Windows Server 2016 offers capabilities sure to help you address the challenges associated with increased data center traffic.
How do I get 50 GbE traffic to a Virtual Machine (VM)? That’s a really good question, especially considering the stress increasing data center traffic is placing on Ethernet links these days. The stress comes from a variety of sources—increasing use of cloud computing, Big Data and the rise of mega data centers, just to name a few. However, the net effect is the same. Today’s network administrators are left scrambling to meet capacity requirements. It’s a question of networking performance really, and for modern data centers, it’s a huge challenge.
The 50 GbE specification aims to help by enabling cost-efficient 50-Gb/s signaling between a data center’s server network interface controller (NIC) and top-of-rack (ToR) switch. That’s good news for IT operators as it means they can now more easily inter-network large numbers of servers and storage to meet growing bandwidth demands. But, with many modern data centers going virtual thanks to the adoption of VMs it also presents a few challenges. And this brings us back to the original question: How does one get 50 GbE traffic to a VM?
The short answer is through the use of Software Defined Networking (SDN); preferably a SDN solution based on a host model to allow for the utmost flexibility and scale. With a host-based model, each entity in the network platform is programmable. Consider the case of Windows Server 2016, for example, which is based on a host SDN model. It features programmable rule/flow tables that are used to perform per packet and per connection operations, in turn allowing the data plane to enforce policies with extreme efficiency to enable scaling to accommodate 40GbE+ traffic with all the underlying offloads.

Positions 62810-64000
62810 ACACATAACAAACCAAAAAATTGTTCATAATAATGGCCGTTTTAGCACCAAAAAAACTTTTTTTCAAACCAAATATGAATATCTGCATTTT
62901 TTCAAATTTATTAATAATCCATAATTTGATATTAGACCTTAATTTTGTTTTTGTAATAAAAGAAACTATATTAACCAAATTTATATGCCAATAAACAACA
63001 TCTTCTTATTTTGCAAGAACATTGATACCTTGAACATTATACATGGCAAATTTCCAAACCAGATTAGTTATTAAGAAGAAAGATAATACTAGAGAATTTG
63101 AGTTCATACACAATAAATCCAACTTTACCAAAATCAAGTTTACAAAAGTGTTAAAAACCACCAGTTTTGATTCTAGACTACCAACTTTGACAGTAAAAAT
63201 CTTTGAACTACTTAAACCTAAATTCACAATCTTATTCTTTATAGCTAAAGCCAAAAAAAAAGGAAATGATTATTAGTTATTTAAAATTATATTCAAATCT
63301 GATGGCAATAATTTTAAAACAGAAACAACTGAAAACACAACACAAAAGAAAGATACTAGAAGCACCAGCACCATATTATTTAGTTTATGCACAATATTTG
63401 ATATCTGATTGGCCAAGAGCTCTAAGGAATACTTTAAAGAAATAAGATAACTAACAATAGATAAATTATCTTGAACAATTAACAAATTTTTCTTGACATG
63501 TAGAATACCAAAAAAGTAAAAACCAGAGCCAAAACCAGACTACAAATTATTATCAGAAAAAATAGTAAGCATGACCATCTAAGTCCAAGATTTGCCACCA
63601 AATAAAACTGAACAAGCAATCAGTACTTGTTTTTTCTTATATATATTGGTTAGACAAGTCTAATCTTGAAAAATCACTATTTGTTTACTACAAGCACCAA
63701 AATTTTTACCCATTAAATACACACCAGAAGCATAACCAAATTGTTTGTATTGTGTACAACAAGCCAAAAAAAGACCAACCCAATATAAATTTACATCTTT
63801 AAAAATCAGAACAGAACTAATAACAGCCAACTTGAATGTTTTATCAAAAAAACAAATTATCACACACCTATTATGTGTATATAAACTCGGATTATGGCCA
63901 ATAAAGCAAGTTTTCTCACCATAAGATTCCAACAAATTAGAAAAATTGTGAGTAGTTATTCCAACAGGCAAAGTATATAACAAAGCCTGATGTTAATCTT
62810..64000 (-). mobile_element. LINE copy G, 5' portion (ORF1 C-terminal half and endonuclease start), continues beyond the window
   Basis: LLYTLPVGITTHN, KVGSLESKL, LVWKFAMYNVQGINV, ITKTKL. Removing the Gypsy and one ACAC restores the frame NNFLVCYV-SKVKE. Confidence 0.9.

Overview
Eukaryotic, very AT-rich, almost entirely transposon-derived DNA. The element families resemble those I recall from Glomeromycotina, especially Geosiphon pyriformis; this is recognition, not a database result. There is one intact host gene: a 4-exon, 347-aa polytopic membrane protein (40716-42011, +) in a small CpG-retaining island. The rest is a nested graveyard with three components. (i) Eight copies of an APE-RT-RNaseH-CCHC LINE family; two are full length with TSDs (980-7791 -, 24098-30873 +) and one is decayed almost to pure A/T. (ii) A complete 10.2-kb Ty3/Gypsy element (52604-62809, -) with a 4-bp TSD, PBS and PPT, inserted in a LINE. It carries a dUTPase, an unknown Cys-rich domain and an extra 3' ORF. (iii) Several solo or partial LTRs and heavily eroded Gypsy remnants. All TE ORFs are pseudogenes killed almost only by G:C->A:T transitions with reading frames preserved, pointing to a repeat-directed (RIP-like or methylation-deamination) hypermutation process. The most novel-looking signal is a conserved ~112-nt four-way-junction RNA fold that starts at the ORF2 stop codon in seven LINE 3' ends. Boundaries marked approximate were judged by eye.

Of course, using a SDN solution based on a host model is just part of the answer. The solution must also utilize new and improved technologies with the ability to help drive the market to actually consume the greater amount of bandwidth. Prime examples are Virtual Machine Multi Queue (VMMQ) and Converged Remote Direct Memory Access (RDMA), both found in Windows Server 2016.
VMMQ efficiently offloads virtual network processing to physical adapter hardware, significantly increasing overall throughput and reducing the network processing burden on host servers. Converged RDMA is a technology innovation designed to reduce cost while simplifying the network infrastructure requirements. It works by eliminating the need to maintain separate physical networks for networking and RDMA-based storage. Instead, RDMA-based storage and the SDN fabric are converged to run on the same underlying NIC. Doing so means that RDMA can be used to connect one’s compute nodes to their storage nodes using the same NICs used to service the rest of their network traffic (storage and regular tenant).
It’s technology innovations such as this, which have come about thanks to continued investment from companies providing SDN solutions that are today making it possible for you to get 50 GbE traffic to a VM. If you have any thoughts on this topic drop me a line at firstname.lastname@example.org. In the meantime, for a look at past and future blogs on a whole range of IT-related topics check out this page.
This blog is sponsored by Microsoft.
Cheryl J. Ajluni is a freelance writer and editor based in California. She is the former Editor-in-Chief of Wireless Systems Design and served as the EDA/Advanced Technology editor for Electronic Design for over